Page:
According to Dean Martha Minow, Commissioner Nancy Ramirez ’90 of the Los Angeles Superior Court was always meant to come back to her alma mater, although originally in a teaching capacity. In fact, Ramirez was set to teach a course called Litigation and Legislative Strategies for Latino Civil Rights Advocacy this Fall when she received the very news she had warned Dean Minow might stand in the way of her coming to back to Harvard: she was elected to sit as a judicial officer.
Thus, Minow invited her to visit HLS in another capacity. On Wednesday, Oct. 22, Minow hosted a Q&A session with Ramirez, her former student, at an event sponsored by the Black Law Students Association, La Alianza and The Journal on Racial and Ethic Justice. Their conversation covered a wide range of topics, including Ramirez’s path to becoming an attorney, her time as the Western Regional Counsel for the Mexican American Legal Defense and Educational Fund (MALDEF), and the similarities between impact litigation and direct client services.
Ramirez, the child of two immigrants from Mexico, described her parents’ focus on education. “Don’t be the nurse,” her father told her from a young age. “Be the doctor.” She described how, as part of the judicial application process, she was asked what prompted her to do public interest work. In considering the answer, Ramirez said, she came to realize the major role that had been played by her mother, whom she watched serve as a makeshift advocate for a network of family and friends with issues ranging from immigration concerns to fighting back against scam artists.
Speaking of her time at MALDEF, Ramirez described her favorite case: Mendoza v. Tucson Unified School District, a longstanding desegregation case filed by MALDEF in 1974. The case had settled in 1978, with the Tucson school district agreeing to address ongoing segregation and discrimination within its school systems, with regular updates on its progress. After Tucson decided to comply with a 2010 Arizona law that essentially banned schools from teaching ethnic studies by suspending classes on Mexican-American studies, however, MALDEF challenged the school district’s decision as a violation of the standing consent decree to desegregate the city’s schools. In February 2013, MALDEF won, with a federal judge ruling that Tucson had failed to address ongoing segregation and discrimination within its schools and upholding a section of the settlement that called for a curriculum that reflected the Mexican American community.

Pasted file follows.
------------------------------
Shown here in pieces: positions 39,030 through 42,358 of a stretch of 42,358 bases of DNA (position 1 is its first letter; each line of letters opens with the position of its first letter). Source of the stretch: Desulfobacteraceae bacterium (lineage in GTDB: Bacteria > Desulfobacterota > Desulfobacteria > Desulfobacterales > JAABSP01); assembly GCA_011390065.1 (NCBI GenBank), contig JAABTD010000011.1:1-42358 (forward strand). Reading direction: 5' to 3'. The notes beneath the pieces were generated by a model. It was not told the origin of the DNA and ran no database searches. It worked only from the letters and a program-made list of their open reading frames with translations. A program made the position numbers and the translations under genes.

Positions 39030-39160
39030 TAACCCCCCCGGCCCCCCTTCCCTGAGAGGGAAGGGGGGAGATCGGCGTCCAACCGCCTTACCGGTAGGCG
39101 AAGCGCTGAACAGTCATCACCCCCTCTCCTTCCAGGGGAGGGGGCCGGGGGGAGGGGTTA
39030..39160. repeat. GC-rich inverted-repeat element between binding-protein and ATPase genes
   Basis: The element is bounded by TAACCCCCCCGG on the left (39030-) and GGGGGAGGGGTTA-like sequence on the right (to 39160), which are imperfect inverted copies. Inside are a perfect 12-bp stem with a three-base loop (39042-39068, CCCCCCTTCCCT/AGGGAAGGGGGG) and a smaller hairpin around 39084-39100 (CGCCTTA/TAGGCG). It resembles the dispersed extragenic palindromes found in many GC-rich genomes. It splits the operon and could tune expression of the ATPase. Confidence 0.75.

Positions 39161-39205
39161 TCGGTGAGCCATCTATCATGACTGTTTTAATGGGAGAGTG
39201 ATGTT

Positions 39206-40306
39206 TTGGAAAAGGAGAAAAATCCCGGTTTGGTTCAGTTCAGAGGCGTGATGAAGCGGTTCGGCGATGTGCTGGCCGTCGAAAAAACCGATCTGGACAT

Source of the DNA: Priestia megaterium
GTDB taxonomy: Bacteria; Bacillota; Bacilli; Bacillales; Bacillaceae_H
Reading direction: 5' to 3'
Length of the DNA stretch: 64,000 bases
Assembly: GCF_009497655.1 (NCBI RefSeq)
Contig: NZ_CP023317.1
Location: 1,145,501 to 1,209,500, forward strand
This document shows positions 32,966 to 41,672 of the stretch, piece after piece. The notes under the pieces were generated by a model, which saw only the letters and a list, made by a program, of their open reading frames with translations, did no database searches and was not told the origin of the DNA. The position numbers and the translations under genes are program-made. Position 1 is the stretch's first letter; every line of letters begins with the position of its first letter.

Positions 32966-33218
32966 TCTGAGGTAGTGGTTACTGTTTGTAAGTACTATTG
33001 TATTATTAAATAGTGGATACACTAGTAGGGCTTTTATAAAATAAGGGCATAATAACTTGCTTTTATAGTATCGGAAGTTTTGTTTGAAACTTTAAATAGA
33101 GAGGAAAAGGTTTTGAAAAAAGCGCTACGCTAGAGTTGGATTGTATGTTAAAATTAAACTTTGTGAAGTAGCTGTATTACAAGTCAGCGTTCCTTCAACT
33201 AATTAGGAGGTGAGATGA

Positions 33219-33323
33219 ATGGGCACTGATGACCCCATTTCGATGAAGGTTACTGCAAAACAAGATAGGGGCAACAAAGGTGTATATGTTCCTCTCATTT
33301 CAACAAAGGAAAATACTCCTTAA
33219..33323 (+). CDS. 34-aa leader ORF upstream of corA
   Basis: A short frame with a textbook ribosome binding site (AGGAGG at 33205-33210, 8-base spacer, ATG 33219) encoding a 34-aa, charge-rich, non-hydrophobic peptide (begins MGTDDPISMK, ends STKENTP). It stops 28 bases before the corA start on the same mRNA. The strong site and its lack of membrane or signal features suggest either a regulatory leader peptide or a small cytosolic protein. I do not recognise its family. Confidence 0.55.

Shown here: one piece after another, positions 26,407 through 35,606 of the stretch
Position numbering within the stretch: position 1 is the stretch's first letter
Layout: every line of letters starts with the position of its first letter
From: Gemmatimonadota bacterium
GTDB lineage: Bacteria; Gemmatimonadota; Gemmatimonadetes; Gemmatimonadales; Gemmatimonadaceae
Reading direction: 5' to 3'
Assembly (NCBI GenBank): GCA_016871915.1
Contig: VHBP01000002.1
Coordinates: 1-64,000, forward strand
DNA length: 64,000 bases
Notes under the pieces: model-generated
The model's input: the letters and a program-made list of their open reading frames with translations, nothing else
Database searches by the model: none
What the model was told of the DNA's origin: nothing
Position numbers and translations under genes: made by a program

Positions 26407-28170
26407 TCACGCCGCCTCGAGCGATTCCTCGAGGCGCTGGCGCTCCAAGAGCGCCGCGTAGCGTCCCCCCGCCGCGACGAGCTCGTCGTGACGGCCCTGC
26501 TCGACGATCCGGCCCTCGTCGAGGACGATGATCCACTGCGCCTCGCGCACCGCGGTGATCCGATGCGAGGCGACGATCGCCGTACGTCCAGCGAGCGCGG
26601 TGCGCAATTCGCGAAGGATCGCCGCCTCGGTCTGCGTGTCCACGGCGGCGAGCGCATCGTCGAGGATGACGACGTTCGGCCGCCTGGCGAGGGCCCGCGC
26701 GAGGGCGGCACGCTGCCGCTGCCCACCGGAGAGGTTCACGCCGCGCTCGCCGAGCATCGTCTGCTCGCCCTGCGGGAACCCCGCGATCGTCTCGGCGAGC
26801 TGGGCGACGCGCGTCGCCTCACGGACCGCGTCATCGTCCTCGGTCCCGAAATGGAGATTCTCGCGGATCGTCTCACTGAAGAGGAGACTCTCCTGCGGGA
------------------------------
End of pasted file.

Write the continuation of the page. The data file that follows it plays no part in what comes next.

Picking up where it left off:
Contrasting impact litigation work with her experience doing direct legal services, Ramirez said that she had also found direct work with individual clients extremely rewarding. “That kind of work is just as valuable and just as important,” she said. “You’re not just dealing with that one individual. There’s a ripple effect on the entire family. You’re educating the client about … how important it is for them to stand up for themselves, and that they deserve a certain amount of respect and dignity that they didn’t get when they were defrauded, or harmed by their partner.”
One student asked Ramirez how she approached shaping a career advocating on behalf of people and issues she cared deeply about while leaving the door open to one day becoming a “neutral” judge. Ramirez explained that she had never created such a long-term plan, and had instead focused on the opportunities that excited her as her career unfolded. Furthermore, she explained, judges are not necessarily neutral. “Judges have to follow the law,” she said. “But you can have the same set of facts, have four different judicial officers look at those facts, and come up with four different outcomes, decisions, and rationales for them. A lot of the time it’s based on their value systems.”